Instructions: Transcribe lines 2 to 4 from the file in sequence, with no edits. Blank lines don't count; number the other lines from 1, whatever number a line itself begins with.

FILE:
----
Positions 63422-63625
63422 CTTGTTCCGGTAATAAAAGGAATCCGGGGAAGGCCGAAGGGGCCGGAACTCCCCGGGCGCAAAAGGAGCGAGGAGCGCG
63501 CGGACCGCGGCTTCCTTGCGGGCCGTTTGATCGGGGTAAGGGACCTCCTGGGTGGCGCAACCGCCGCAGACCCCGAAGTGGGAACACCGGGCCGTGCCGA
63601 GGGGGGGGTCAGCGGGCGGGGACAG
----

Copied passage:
63422 CTTGTTCCGGTAATAAAAGGAATCCGGGGAAGGCCGAAGGGGCCGGAACTCCCCGGGCGCAAAAGGAGCGAGGAGCGCG
63501 CGGACCGCGGCTTCCTTGCGGGCCGTTTGATCGGGGTAAGGGACCTCCTGGGTGGCGCAACCGCCGCAGACCCCGAAGTGGGAACACCGGGCCGTGCCGA
63601 GGGGGGGGTCAGCGGGCGGGGACAG